The current implementation of the ISS simulator offers a single “training” module, which Noyes admitted needs some polishing, but I was able to crack open a tool box, grab some screws, drive them into holes in putting up a wall and drilling them into it to secure some ISS hardware. (“That’s a Team Fortress 2 toolbox,” Noyes admitted.) The demonstration was meant to show how careful astronauts should be with things like small screws when performing maintenance, but this current version was more of a consumer-oriented demo of the astronaut experience than a realistic training exercise.
Still, Noyes insisted that NASA astronauts who grabbed and threw things into the demo’s super-basic zero-gravity physics engine say it replicates what it’s really like to tap things into the ISS and watch them float away. . This experience felt intense in the demo when Noyes asked me to walk up to a wall in the virtual world, where he had placed real metal rails. I held the rail with one hand and then started holding while touching zero-gravity objects with the Vive controller. This is when the 12-year-old boy in me unexpectedly popped out and exclaimed, “Holy shit, I’m in the ISS!”
From real moon data to super robots with motion tracking
The other demo seemed equally suited to play with Vive and Oculus, as you had to sit in a cushioned chair with the headset on, but in NASA’s case it needed actual throttle-style hardware for more immersion. Once I was in the seat and wearing a Vive, I found myself in a lunar rover parked right next to a frozen recreation of the original lunar landing, complete with Buzz Aldrin disembarking from Apollo 11 and Neil Armstrong videotaping.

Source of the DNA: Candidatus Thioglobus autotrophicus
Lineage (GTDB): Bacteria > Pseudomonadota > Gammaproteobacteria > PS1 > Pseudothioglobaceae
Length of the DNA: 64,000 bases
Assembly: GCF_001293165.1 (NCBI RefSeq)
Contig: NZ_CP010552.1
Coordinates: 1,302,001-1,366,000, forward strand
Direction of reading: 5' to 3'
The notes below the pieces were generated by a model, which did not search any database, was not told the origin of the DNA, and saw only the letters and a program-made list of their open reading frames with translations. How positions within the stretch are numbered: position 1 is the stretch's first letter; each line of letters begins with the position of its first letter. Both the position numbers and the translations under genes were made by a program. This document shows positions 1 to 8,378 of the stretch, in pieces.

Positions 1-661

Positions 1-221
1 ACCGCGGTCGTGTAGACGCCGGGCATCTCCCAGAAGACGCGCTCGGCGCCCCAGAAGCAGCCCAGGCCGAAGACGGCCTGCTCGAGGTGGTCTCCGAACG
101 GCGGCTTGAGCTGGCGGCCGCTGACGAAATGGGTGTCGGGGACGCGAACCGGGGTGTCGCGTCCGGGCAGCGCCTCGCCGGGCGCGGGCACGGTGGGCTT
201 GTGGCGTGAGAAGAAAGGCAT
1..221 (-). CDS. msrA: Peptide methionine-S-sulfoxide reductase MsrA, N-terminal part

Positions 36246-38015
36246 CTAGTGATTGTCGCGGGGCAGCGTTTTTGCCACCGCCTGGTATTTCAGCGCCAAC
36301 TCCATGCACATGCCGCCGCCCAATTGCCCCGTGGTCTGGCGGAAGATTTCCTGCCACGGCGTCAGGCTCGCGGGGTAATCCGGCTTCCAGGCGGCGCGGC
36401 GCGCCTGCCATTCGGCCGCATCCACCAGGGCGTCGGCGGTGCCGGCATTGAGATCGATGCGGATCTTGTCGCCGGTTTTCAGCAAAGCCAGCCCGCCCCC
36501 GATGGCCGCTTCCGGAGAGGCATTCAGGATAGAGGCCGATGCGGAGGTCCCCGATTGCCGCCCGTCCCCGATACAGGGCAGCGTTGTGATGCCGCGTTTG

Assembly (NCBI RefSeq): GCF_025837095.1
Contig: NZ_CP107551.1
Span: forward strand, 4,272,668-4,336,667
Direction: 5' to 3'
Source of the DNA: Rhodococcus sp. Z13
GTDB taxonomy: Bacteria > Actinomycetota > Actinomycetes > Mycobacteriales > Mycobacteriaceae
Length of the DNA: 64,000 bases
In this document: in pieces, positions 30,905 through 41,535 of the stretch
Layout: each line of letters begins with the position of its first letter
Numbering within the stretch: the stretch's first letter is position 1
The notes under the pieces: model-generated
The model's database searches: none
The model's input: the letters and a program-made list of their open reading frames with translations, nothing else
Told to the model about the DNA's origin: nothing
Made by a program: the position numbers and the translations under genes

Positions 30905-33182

I could accelerate, reverse, and steer with the throttle, and NASA was kind enough to drop giant, green balls onto the lunar surface to provide a suggested driving path around nearby craters and hills. “Astronauts say when you’re on the moon it’s easy to lose track of where you are and want to see what’s beyond the next hill,” said NASA software developer Aly Shehata, and that feeling filled my whole being then I started racing across the moon. “This is all completely accurate mapped data straight from NASA,” Shehata told me; not like I could somehow confirm it, but I mean, why would NASA’s design team fake it?
Despite my many months of Vive testing, Shehata was still able to surprise me with one facet of the hardware. After I had sailed along the lunar surface for a minute, he encouraged me to look up, straight up, at the rest of the black universe above my head. “The stars appear as soon as your eyes adjust,” he said, and sure enough, the blooming effect played out. Total darkness turned into a wealth of stars, which Shehata says is similar to what astronauts on the moon experience when they look up from the bright, sun- and Earth-lit surface.